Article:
No other American city was so utterly remade by the 1960s as Los Angeles.
Famously cavalier about torpedoing its past to make way for a fuzzily conceived future, L.A. was the perfect conquest for thousands of rampaging baby boomers wresting the cultural agenda through sheer preemption. During its golden rock and roll era of the mid- to late ’60s, L.A. saw some of its most venerable commercial districts, from Venice to the Sunset Strip, yanked into the here and now by covetous boomers remaking the city in their purple-hazy image. The moment peaked and passed in 1969, as the twin shocks of the Rolling Stones’ disastrous Altamont concert and the Manson murders in Los Angeles shook the flowers out of everyone’s hair, a watershed captured in native Angeleno Quentin Tarantino’s just-released Once Upon a Time in Hollywood.
“Quentin very much wanted it to be actual, not CGI,” says Barbara Ling, the film’s production designer. “We went to great lengths to make sure that you felt immersed in this year.” The production fabricated period-accurate marquees of the Vogue and Pussycat theaters and retrofitted them to the existing buildings on Hollywood Boulevard. The 1969-vintage psychedelic facade of the Aquarius was painstakingly repainted over three days. “People kept saying to us, ‘Please, can’t you leave them up?’ “ says Ling. “We said, We can’t. They’re just facades!”
Goin’ to a Go Go
The famous Whisky a Go Go, which opened in 1964, was conceived as the American equivalent of a chic Parisian discotheque. Johnny “Secret Agent Man” Rivers was the house act. By the late ’60s the club had been co-opted by hippies who converged on the Sunset Strip, and the bandstand reflected their tastes: the Doors, the Byrds, and, on the marquee this night, Buffalo Springfield and Love, L.A.’s trail-blazing mixed-race band fronted by Jimi Hendrix influencer Arthur Lee.
Pastrami on High
Unrelenting police harassment drove hippies craving after-hours nosh away from the Sunset Strip and into the arms of Canter’s. This Fairfax District landmark was one of several traditional L.A. establishments that shrewdly tolerated the longhairs suddenly swarming the streets. And rubbing elbows with Janis Joplin in the Kibitz Room was the sort of delicious irony that hippies savored.
“Adult” theaters could be found up and down Hollywood Boulevard in the 1960s. The juxtaposition of old-school porn houses with hippie-sanctified clubs gave Hollywood its strange, jangly energy as the ’60s evolved. This replica of the Pussycat Theatre’s marquee was fabricated for Quentin Tarantino’s new movie.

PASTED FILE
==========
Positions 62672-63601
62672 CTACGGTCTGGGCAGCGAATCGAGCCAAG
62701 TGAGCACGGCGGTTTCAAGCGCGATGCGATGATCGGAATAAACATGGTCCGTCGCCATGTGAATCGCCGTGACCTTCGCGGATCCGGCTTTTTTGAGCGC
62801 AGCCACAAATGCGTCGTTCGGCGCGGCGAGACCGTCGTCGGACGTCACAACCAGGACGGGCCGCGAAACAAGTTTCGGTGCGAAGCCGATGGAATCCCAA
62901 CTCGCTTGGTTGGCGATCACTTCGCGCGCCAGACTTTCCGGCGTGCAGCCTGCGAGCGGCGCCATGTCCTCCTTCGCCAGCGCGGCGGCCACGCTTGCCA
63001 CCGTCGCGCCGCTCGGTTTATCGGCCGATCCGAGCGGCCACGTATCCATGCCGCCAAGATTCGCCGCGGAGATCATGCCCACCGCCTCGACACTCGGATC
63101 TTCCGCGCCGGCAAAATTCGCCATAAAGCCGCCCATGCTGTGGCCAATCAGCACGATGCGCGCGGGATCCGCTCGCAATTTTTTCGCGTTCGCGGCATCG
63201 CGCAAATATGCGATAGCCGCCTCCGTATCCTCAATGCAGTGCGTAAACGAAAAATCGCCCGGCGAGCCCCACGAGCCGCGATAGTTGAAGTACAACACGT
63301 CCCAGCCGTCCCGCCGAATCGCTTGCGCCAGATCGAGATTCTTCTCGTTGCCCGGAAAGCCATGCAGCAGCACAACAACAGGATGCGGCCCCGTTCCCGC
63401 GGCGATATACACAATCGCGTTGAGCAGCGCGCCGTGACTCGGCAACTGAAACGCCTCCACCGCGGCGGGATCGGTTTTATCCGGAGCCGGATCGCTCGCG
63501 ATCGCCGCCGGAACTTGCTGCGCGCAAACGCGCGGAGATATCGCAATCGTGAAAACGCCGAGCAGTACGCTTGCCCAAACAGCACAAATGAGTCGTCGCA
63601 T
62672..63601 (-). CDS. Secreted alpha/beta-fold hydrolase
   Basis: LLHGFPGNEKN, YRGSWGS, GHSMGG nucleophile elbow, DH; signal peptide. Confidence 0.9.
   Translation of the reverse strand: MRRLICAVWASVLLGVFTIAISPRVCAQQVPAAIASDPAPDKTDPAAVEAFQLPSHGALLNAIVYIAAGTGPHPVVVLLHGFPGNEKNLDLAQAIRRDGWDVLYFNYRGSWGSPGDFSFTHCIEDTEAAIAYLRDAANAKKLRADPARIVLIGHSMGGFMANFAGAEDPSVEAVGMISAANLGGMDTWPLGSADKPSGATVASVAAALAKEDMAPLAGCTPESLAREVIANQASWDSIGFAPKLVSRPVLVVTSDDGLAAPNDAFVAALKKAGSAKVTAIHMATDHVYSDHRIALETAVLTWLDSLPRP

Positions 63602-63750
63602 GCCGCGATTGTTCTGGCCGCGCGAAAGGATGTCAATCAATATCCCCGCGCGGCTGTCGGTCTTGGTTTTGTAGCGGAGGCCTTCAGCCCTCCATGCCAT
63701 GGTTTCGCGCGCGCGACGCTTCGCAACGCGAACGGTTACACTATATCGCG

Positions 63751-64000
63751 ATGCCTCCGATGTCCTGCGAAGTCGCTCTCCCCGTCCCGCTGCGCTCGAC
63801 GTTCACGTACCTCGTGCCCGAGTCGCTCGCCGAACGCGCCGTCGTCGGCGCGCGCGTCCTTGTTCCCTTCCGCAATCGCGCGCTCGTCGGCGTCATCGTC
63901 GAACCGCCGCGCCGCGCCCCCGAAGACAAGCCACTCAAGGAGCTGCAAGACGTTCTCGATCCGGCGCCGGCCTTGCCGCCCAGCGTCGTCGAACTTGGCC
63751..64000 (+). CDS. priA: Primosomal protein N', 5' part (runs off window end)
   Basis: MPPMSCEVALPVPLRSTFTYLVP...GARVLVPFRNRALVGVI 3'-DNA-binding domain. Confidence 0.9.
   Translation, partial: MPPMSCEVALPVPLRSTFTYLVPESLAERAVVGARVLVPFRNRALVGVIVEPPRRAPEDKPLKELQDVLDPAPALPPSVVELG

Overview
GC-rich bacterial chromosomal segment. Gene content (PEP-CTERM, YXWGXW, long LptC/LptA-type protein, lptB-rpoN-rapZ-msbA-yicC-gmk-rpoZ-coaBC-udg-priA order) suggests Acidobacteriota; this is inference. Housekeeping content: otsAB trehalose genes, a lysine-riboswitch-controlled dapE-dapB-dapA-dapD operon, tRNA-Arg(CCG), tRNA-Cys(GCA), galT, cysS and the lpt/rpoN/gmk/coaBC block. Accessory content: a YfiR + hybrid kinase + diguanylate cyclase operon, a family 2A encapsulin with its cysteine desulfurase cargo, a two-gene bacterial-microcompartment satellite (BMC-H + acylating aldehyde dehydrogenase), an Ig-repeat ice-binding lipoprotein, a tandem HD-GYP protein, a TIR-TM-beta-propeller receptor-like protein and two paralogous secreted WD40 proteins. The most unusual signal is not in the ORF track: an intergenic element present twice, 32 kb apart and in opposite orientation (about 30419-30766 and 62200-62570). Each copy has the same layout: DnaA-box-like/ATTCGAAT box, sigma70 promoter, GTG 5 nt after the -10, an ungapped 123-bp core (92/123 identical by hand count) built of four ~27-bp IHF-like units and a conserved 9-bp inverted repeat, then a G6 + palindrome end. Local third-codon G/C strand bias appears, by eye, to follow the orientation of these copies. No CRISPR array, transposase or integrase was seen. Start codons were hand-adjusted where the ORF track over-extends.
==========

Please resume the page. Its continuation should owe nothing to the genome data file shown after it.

The epic cross-pollination of musicians living in and around Laurel Canyon gave the world Crosby, Stills & Nash (David Crosby from the Byrds; Stephen Stills from Buffalo Springfield). So it was with the Flying Burrito Brothers, which comprised ex-Byrds Michael Clarke, Chris Hillman, and the benighted Gram Parsons (far right), who died of an overdose at age 26.
They Got You
There was a moment in the 1960s Los Angeles Youth Quake when the street cred of musicians could still deliver or destroy a career. Before they cashiered their equity with hippies by starring in an unctuous network variety show, Sonny and Cher marched in solidarity with protesters seeking to end police harassment on the Sunset Strip.
For What It’s Worth
In an attempt to restore the Sunset Strip to its 1950s somnolence, stringent curfews set the stage for one of the first culture wars of the 1960s, as enraged longhairs fought a series of bloody battles with police, inspiring Stephen Stills to pen the Buffalo Springfield classic with its trenchant verse, “There’s a man with a gun over there/telling me I got to beware.”
Sign of the Times
Built in 1938 as the Earl Carroll Theatre and recently home to Nickelodeon’s studios, the Aquarius was another example of a faded venue reincarnated as L.A. nightlife shifted from supper clubs to rock and roll. The 1969 vintage astrology-on-acid facade was painstakingly re-created on site for Tarantino’s Once Upon a Time in Hollywood.
Retinues of attractive young women in thrall to charismatic young men were everywhere in L.A. in the late 1960s. But unlike the malevolent and murderous Charles Manson, Frank Zappa became the bemused patron of the GTOs (Girls Together Outrageously), the whimsical groupie clique that he employed in various capacities at his Laurel Canyon compound (Miss Pamela, second from left, later penned a best-selling memoir). In 1969 Zappa produced the GTOs’ Permanent Damage, their first—and last—album.
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